A short walk away from here, in Piazzale della Pilotta is another theatre, this one made of wood. The Duke of Parma built the Teatro Farnese in 1618, basically to impress his powerful enemies. It was cheaper than marble and stone and quicker to build. ‘Marble’ sculptures are cleverly fashioned from wood and convincingly painted. On one famous occasion, a play was performed set at sea and the floor of the theatre was deliberately flooded. Dukes and other dignitaries had raised seats, which gives rise to the theory that this theatre had the first ‘royal box’. Although it looks impressive, though, the theatre was not a success and was only used nine times before it fell into disrepair. Then it was bombed during the Second World War and seemed to be consigned to the history books. Happily, it was rebuilt to the original design in the 1950s and is now a popular tourist attraction.

Five minutes’ walk from here is Piazza Garibaldi, named after the famous revolutionary involved in the eventual unification of Italy. His statue gives the name to the square that often hosts a market: on the weekend I visited, for example, there was an Italian food fair in full swing, with oversized pans of bubbling risotto and numerous pasta sauces, assorted cheeses, breads and even ice cream to taste. You will not go hungry in Parma.

Mentioning food (in the end, it’s impossible not to), genuine Parma ham, made from the rear legs of the animal, is produced in the immediate area only and cured for up to a year. An even better meat is Culatello, made from just the fillet cut of the ham. Its taste is said to be sweet and unmistakably mouth-watering. Once you have tried Culatello, it is claimed you will hold no truck with Parma ham – and that is a pity, as European and government regulations have driven Culatello almost to extinction.

Parmigiano-Reggiano cheese, known the world over, owes its quality to its source. The cows that produce the milk graze only on grass and hay in fields around the city, and the cheese is aged from 18 months to nearly three years. In the rest of Europe, we tend to sprinkle the cheese on a pasta dish, but when in Parma, nibble on a couple of hunks with your glass of red. Freshly cut Parmesan is not dry, but moist, salty and crumbly – and light-years away from those desiccated tubs or hard dry lumps found in our supermarkets.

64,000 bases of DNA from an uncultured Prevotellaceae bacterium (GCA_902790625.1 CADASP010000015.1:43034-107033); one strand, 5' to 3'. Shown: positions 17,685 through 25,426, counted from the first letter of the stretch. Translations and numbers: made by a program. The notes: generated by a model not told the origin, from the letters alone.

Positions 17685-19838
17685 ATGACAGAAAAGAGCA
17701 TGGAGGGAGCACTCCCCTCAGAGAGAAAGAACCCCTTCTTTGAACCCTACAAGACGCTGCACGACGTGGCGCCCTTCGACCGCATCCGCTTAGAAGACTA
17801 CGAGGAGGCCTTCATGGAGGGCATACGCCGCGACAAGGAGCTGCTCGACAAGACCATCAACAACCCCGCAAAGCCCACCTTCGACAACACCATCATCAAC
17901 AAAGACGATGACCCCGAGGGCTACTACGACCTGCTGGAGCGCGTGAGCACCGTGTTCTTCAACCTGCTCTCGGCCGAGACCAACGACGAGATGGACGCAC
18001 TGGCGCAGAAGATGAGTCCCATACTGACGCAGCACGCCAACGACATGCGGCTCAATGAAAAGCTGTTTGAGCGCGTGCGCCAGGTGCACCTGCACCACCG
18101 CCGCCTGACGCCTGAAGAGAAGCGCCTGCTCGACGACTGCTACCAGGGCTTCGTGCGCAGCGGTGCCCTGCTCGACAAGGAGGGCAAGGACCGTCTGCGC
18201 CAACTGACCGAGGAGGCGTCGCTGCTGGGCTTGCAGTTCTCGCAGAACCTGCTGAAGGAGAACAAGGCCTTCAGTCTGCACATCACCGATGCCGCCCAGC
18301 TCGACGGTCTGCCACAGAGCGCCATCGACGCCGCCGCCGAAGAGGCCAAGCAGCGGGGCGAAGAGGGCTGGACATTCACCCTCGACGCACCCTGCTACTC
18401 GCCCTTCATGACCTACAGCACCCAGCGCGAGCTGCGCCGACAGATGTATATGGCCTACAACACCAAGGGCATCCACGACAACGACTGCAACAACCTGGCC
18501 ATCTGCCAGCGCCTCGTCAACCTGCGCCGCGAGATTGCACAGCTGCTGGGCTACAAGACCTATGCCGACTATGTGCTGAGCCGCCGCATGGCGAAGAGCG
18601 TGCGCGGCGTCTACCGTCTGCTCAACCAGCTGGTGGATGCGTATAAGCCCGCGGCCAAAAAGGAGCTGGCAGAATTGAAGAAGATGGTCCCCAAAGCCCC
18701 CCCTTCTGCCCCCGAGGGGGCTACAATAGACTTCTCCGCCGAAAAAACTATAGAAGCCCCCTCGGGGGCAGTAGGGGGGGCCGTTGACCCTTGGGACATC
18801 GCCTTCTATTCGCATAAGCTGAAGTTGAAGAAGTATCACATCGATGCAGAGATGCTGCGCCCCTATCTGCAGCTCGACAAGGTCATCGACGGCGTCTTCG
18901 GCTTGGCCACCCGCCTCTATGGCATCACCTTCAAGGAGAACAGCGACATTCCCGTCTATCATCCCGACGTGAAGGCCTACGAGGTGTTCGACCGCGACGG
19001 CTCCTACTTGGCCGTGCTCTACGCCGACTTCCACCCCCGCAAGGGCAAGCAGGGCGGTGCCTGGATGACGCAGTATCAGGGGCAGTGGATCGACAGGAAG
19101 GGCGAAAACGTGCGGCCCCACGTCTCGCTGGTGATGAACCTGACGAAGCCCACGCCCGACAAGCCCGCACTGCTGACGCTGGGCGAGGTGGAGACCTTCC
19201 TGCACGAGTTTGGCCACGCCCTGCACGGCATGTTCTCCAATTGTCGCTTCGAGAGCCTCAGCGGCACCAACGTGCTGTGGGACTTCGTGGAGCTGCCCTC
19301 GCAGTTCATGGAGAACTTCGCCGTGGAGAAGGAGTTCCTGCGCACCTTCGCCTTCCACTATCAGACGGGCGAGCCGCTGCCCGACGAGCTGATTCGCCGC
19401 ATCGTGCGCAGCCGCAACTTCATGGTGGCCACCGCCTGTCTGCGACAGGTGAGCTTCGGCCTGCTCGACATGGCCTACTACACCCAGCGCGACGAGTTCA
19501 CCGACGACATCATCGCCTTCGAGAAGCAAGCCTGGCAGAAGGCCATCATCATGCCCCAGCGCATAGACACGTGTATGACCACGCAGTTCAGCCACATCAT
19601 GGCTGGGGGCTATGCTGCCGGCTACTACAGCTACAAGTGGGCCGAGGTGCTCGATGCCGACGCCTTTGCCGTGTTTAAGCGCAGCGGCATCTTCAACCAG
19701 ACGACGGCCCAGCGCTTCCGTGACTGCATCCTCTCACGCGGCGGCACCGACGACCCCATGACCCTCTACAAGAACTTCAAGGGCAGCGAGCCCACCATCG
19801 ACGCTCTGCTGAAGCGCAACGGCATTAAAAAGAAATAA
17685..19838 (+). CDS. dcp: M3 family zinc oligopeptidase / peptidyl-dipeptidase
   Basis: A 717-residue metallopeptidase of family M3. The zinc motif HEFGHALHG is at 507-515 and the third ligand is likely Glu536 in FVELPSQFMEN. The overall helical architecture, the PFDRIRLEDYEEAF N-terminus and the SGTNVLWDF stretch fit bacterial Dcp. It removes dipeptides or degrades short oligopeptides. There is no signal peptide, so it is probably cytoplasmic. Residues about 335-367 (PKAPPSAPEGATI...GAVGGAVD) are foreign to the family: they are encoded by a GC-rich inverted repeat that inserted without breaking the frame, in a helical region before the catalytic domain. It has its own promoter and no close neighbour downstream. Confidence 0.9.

The side streets that lead off here nearly all have a delicatessen or food shop, although it was hard to browse in the popular ones as, it being a Saturday, some of them had queues stretching out into the street. The shops are small and stuffed to the rafters with hanging hams, cheeses, fresh pasta, other cold meats and fresh bread. These shoppers aren’t tourists, but savvy locals, who still go to the delicatessen to buy their food rather than the supermarket. Food is simple here, but all the better for it. Fresh just-baked focaccia, razor thin slices of the best Parma ham, a
few hunks of fresh Parmesan cheese, fresh pasta made to a secret recipe with a handed-down-for-generations home made sauce – and you have a meal fit for a king.

If all this food window-shopping is making you hungry, there are numerous trattoria; just pick one you like the look of and you’re likely to be more than satisfactorily fed. Or, if you want a treat, Trattoria Ai du Plantini is a ten-minute taxi ride away. This impossibly pretty restaurant serves beef tartare, the best pumpkin (zucca) ravioli, saffron risotto with truffles and has the gelato cart wheeled to the table where you create your own ice-cream creation. Lambrusco, served icy cold, is a perfect foil to the rich food and does not have the cheap connotations of the drink back home. It can be found in most restaurants and bars and is inexpensive and refreshing.

Around 6pm, bars around the main square start serving free snacks with their aperitifs – so grab a Campari or Martini and soak up the atmosphere. With no trains to catch, workers gather around these bars after work, to chew the fat and gossip before finally finding their bicycle among the hundreds and riding home. It’s a slow, civilised lifestyle that I envied – and easily managed to enjoy, for too short a weekend.

Find Your Local